Our CEO and Founder Kelle O’Neal facilitated this month’s webinar, Big Data Analytics — part of the ongoing Data Insights & Analytics educational series, which is a partnership with DATAVERSITY.
Kelle kicked off the one-hour webinar with a promise to cover trends and interesting new developments occurring in the world of analytics — and what they offer to the way we we’re managing data today.
The webinar covered these key sections:
- New Directions and Trends in Big Data Analytics (and Related Implications)
- Differences in Big Data Analytics Architecture
- New Tools for Leveraging More Data Types
Kelle asked a question of the webinar audience (“What data types are you analyzing?”) and offered these responses:
- Row and column (e.g., traditional relational database)
- Free-form text (e.g., email, social media)
- Geospatial (e.g., location-based)
- Images (e.g., photos and graphics)
- Audio (e.g., sound files)
- Video (e.g., animations and moving, visual images)
- All of the above
The majority of the respondents chose row and column data, which Kelle said is not surprising, given it’s the predominant need at many organizations. She noted that free-form and geospatial were the next most common choices — and also that just 10% of respondents said they’re analyzing every type of data listed above.
New Directions and Trends in Big Data Analytics
Kelle highlighted three big data landscape areas that are changing analytics and making them more relevant, available and attainable:
- We are getting better at analytics. There are more people in organizations who want to leverage analytics in their work, so that they can make their own data-driven decisions without having to depend on an analytics group. Also, there’s more awareness and adoption of analytics in our personal lives — for example, our dependency on wearable technology (Fitbit, Apple Watch, et al).
- Analytics expertise is expensive. Data scientist and Artificial Intelligence (AI) “guru-type” roles are hard to find and fill in the market and they can command high salaries — so companies are seeking more automated and repeatable ways to do data analysis.
- Software and hardware needs to catch up. Analytics are becoming more sophisticated, and this is driving technological advances and the opportunity for business users and “citizen data scientists” to automatically find, visualize and narrate the relevant findings — looking at correlations, exceptions and other predictions without having to build models or write the algorithms themselves.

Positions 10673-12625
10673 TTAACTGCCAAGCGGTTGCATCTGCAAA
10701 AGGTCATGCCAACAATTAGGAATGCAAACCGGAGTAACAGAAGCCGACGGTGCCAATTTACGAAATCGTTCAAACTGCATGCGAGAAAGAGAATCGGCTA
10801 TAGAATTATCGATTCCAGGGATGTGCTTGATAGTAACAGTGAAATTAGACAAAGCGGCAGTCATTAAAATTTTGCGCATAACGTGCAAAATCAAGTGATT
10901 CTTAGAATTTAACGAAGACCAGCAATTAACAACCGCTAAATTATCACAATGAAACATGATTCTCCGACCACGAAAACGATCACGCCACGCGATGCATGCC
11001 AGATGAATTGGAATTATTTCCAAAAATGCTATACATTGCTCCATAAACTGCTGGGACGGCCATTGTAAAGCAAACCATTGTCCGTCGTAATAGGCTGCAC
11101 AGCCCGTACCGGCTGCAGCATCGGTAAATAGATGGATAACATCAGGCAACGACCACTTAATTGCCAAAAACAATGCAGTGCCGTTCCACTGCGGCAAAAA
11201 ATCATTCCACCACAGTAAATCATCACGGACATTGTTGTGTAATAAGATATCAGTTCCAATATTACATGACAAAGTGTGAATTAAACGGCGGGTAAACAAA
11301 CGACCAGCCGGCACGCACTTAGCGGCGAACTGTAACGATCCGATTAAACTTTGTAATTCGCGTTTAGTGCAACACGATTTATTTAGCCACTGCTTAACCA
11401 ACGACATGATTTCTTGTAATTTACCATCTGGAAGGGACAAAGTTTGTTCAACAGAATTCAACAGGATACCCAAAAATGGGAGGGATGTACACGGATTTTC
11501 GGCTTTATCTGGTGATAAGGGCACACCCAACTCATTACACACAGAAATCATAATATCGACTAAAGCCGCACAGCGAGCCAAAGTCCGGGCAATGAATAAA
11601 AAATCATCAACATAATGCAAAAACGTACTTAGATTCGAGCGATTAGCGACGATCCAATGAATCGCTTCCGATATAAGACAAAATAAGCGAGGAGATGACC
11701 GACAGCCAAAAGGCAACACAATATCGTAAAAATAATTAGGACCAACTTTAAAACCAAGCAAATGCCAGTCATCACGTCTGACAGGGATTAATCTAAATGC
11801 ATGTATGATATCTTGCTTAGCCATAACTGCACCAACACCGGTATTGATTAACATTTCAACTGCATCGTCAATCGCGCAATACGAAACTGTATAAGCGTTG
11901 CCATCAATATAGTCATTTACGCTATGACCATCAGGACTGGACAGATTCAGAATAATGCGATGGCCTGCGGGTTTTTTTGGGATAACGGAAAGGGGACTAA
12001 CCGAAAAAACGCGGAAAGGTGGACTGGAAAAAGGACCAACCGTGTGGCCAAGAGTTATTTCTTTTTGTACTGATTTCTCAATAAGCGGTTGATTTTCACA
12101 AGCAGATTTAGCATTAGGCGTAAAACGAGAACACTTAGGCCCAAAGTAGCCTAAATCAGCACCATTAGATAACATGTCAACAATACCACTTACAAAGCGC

As a result of these changes, different questions are being asked of data:
- Analytics needs are evolving from what happened and when did it happen, to why did it happen and how?
- Prescriptive and predictive analytics are more commonly adopted — and software companies are starting to embed these analytics into their applications as a way to provide competitive differentiation.
- Graph analytics can show relationships across multiple data types, whereas before, these connections were virtually impossible to see with structured date.
Kelle went on to call Big Data the new normal, saying it’s changed the way we view technology and how we respond to innovation. And with Big Data becoming mainstream and being integrated with other types of data, Big Data vendors are now supporting broader data types that were traditionally serviced by, for example, Master Data Management vendors.
In this post, we recapped the first 20 minutes of the Big Data Analytics webinar. The rest of the webinar included the Differences in Big Data Analytics Architecture and New Tools for Leveraging More Data Types sections, which included information about the Internet of Things (IOT), AI, bots (applications that run automated tasks), “edge computing” and other advancements and their related implications for Big Data analytics.
To listen to the August webinar in its entirety — or to download and share Kelle’s presentation material with your colleagues — visit DATAVERSITY’S “on demand” webinar archive.
Analytics, BI and Data Science Webinar
We hope you join our next DIA webinar on Thursday, September 7, Analytics, Business Intelligence and Data Science: What’s the Progression? Want to stay in the know about future webinars and other First San Francisco Partners news? Let us know!